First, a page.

Hostages Freed in Colombia

By John Barham International Editor

Elite Colombian troops Tuesday raided a guerrilla jungle camp in Guaviare, Colombia, and freed three American contractors and a former Colombian presidential candidate, according to Reuters news agency and El Tiempo, a Bogotá newspaper.

The defense ministry said all four were in reasonably good health, given their years in captivity.The Revolutionary Armed Forces of Colombia, known as the FARC, has held about 40 high-profile hostages for years to use as trump cards in future talks with the government on prisoner exchanges and a peace settlement to end the FARC’s 40-year insurgency.

The three Americans were taken prisoner in 2003 when their light plane crashed during an anti-narcotics spraying mission. Thomas Howe, Keith Stansell, and Marc Gonsalves were working for private U.S. companies under contract to the Pentagon. Betancourt, a former presidential candidate with French-Colombian dual nationality, was kidnapped by the FARC in 2002. She was last seen in a rebel video at the end of last year looking gaunt and despondent.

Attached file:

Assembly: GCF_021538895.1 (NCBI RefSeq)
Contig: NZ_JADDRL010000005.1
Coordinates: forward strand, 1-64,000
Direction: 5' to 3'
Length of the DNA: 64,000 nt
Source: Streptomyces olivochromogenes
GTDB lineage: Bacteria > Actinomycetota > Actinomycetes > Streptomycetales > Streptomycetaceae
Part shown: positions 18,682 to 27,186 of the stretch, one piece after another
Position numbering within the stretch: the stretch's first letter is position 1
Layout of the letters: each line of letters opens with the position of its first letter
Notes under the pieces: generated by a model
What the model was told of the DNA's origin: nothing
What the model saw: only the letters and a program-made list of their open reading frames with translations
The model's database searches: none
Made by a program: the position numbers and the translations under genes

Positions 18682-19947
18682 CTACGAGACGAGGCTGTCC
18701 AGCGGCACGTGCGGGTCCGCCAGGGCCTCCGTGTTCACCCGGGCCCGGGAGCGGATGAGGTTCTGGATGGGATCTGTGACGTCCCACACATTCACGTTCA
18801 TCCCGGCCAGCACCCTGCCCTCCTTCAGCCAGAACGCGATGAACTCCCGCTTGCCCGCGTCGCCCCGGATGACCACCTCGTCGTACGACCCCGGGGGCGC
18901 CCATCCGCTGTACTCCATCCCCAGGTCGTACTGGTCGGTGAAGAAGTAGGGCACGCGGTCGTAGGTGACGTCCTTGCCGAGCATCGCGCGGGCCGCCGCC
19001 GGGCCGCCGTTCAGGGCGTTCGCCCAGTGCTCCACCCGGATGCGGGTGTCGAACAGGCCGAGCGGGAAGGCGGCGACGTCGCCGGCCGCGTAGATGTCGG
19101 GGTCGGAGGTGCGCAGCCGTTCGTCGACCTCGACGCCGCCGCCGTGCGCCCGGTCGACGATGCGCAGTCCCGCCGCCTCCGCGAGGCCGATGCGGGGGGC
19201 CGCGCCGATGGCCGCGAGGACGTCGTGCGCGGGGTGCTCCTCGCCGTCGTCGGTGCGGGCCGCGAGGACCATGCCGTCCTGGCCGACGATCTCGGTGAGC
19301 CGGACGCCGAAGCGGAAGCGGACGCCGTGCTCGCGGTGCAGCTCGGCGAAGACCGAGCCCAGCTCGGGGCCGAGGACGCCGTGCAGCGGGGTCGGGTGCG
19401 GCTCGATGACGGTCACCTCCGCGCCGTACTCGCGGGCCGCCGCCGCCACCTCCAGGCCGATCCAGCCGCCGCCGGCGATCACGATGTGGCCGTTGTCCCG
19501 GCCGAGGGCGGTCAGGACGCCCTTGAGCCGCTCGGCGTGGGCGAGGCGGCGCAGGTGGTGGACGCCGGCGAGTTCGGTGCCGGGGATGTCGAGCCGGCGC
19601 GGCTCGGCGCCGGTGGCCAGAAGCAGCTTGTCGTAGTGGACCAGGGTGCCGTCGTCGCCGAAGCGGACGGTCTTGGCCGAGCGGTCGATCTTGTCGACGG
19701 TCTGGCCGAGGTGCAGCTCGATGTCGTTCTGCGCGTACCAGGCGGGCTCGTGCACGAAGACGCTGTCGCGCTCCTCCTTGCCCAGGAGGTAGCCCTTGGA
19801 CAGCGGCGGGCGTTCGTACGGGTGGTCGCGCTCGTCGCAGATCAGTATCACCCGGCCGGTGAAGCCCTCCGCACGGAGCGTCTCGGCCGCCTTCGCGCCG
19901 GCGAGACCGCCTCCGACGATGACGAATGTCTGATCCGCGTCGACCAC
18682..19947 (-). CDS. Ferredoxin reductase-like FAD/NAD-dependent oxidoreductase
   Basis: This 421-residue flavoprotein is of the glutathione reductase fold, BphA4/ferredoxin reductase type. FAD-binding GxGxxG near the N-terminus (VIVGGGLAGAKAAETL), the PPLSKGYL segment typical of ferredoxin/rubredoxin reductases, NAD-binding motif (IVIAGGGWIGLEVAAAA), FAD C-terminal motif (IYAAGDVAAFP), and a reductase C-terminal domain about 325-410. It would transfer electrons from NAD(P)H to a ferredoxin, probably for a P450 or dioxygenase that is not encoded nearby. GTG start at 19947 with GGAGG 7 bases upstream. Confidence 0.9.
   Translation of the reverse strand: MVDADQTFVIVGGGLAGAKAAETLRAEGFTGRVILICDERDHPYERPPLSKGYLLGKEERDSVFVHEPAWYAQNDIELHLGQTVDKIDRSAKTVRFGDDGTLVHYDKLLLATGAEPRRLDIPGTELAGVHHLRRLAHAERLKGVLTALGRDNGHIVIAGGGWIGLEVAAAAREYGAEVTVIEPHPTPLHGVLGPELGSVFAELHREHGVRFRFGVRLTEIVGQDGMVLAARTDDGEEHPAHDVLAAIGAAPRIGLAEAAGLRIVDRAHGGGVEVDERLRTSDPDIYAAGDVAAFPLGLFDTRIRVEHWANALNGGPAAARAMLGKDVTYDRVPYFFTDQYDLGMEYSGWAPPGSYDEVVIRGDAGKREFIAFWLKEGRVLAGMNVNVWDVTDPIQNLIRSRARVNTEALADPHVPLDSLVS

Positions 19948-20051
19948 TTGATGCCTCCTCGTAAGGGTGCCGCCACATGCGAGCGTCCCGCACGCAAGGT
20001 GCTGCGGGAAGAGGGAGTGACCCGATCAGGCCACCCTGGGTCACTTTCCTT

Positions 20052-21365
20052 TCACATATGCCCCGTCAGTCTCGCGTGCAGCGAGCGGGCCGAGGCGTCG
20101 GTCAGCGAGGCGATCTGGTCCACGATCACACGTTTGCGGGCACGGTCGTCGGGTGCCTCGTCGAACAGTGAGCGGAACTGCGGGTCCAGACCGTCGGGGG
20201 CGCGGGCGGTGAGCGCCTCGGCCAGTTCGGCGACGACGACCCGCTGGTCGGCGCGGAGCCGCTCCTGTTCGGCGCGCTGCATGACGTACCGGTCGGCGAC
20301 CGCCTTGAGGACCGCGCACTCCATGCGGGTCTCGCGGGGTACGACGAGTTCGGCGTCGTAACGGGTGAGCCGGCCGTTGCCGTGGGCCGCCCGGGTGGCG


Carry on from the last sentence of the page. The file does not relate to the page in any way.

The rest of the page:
The release of the four is yet another blow to the FARC. Earlier this year, its leader died of a heart attack, and his second-in-command was killed in a raid by Colombian forces. Desertions and attacks by a better-equipped Colombian military have brought the FARC to its knees. Venezuela’s President Hugo Chávez has withdrawn support for the group.

Colombia's success is due to better tactics, equipment, and intelligence. The government is getting about $400 million a year in anti-narcotics aid from Washington. This support is helping the fight against the FARC, one of the world's biggest suppliers of cocaine.

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